Over concerns for those who are seeking medical assistance at Boulder’s Foothills Hospital and instead may becoming more ill when exposed to chemical pesticides, several area organizations flooded the hospital with phone calls in April. The calls asked the hospital to discontinue its policy of applying the chemicals in early spring to its landscaping.
Hospital management responded. Boulder Community Hospital at Foothills announced that they would immediately change policy to use only organic substances on their landscaping at the hospital facility. This decision will prevent an application of chemical pesticides which had been scheduled for April 21, 2016.
Today groups such as the Rocky Mountain Peace and Justice Center’s Citizens for Pesticide Reform, People and Pollinators Action Network, Bee Safe Boulder, Colorado Pesticide Reform Coalition, the Sierra Club and other groups presented hospital management with a banner of appreciation. Accepting the recognition was Robert Gance, Director of Facilities Management who told The Nation Report that, “Hearing about pesticides and watching them spray pesticides down really kind of woke me up here in Boulder to say, ‘should we really be doing this?'”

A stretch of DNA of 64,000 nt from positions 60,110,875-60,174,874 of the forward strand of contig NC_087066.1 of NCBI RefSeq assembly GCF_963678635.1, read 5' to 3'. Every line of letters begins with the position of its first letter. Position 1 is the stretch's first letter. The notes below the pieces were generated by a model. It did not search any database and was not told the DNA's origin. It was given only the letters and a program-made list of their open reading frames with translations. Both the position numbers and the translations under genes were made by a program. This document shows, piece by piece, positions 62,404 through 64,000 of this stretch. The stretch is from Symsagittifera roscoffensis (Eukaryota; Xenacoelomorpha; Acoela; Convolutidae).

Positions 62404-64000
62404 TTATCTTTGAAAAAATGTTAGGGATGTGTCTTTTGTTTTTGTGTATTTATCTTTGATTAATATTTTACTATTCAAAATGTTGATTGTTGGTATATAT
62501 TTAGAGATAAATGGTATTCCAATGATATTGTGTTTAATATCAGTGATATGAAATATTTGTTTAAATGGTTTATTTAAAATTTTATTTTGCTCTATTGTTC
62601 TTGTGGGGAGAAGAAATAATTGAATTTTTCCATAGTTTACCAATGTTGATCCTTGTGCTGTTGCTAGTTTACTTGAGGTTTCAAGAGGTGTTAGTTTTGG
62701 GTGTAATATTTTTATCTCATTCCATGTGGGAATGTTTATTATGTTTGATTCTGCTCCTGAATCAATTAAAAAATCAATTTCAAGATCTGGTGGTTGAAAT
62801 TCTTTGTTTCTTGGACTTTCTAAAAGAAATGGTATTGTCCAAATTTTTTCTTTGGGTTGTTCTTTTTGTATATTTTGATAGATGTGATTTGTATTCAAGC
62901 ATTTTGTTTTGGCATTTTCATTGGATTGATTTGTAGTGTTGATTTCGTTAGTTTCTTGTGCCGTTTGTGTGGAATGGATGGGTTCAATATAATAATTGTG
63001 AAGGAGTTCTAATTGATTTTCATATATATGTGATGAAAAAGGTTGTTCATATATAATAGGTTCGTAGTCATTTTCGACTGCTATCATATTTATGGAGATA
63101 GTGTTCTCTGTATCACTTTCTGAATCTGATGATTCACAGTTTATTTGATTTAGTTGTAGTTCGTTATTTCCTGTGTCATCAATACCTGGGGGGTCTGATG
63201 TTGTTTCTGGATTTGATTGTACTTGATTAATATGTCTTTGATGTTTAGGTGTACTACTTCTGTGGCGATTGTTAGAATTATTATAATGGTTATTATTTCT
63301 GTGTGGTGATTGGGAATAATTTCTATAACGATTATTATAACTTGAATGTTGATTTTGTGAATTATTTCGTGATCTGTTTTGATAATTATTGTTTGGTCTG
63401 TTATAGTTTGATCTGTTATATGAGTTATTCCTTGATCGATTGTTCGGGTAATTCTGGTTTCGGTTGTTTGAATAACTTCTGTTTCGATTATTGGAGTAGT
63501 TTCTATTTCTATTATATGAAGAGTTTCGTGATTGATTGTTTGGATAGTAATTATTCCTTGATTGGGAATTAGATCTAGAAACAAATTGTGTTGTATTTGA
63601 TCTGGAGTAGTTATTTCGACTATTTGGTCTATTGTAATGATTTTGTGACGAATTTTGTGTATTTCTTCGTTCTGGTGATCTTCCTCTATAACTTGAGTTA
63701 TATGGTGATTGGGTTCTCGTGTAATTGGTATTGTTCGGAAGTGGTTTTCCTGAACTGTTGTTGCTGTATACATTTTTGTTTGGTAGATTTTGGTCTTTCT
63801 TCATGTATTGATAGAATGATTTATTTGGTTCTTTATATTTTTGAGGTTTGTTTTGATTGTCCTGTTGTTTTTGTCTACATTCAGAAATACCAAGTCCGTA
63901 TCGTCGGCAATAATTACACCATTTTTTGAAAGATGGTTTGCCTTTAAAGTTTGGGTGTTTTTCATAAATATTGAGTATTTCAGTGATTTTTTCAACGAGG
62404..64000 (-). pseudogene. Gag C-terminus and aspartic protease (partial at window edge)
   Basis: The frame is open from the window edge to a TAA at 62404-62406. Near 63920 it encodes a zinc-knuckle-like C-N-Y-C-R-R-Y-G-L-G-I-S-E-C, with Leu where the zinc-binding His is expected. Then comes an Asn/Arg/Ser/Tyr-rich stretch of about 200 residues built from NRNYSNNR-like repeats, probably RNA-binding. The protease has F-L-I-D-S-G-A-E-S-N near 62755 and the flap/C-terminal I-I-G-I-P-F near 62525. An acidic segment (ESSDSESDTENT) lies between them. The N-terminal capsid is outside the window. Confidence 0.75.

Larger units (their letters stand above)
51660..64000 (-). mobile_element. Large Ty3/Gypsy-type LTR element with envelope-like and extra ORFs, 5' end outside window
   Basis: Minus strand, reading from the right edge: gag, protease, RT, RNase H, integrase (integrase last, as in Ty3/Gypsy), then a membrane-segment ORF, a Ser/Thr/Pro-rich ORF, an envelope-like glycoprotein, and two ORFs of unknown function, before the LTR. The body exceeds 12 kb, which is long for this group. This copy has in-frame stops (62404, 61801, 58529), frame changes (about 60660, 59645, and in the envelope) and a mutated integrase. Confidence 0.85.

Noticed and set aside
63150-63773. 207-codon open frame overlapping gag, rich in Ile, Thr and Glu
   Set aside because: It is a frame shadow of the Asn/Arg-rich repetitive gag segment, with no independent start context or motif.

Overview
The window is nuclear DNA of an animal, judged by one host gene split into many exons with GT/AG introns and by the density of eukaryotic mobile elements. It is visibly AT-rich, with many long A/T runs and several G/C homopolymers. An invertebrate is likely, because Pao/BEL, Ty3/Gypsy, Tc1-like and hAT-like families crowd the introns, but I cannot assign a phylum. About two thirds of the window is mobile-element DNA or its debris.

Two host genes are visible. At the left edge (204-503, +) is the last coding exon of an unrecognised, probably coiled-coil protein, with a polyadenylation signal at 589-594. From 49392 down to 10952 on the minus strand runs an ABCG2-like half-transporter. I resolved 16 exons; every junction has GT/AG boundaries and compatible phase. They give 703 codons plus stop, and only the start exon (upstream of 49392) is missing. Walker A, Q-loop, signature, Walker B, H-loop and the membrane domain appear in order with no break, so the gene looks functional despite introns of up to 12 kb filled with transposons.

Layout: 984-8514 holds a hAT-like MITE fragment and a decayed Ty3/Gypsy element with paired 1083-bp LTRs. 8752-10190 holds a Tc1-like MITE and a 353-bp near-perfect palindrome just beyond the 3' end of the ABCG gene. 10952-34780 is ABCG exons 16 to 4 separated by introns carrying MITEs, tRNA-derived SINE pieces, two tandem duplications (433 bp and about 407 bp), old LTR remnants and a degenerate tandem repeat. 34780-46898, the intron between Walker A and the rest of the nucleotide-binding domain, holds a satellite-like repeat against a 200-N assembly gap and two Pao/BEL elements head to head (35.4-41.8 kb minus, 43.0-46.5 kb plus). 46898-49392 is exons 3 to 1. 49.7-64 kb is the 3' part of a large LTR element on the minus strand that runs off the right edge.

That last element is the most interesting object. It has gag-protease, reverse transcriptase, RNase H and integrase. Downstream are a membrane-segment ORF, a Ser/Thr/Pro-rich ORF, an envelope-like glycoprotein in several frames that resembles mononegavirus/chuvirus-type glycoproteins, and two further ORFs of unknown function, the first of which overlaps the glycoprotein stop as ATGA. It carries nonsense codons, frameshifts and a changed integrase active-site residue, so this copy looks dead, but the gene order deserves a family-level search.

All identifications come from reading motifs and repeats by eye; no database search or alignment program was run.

“This is a very significant and important step that the Foothills Hospital has taken, said Betty Ball from the Rocky Mountain Peace and Justice Center’s Citizens for Pesticide Reform, they have definitely set an example which we hope other businesses and institutions in Boulder will follow.”
Exerting the hospital’s influence over other public entities was the hope also of Richard Andrews co-founder of Colorado Pesticide Reform Coalition (CPRC) who told The Nation Report, “I also asked them to help us reach out to other institutions-schools, public places-to try to encourage them to do the same thing and then overall we can make a much safer Boulder County.”
The CPRC attended the banner presentation and said, “We’re interested in a clean toxic-free world. That’s a real benefit to not only the natural world and the insects and the birds, but to the patients and the people who are coming here to get good healthcare and that they would not be inadvertently exposed to dangerous toxins when they’re going to a place to provide good health.”
Robert Gance finished by saying, “Now the grounds around the facility are safe for them.”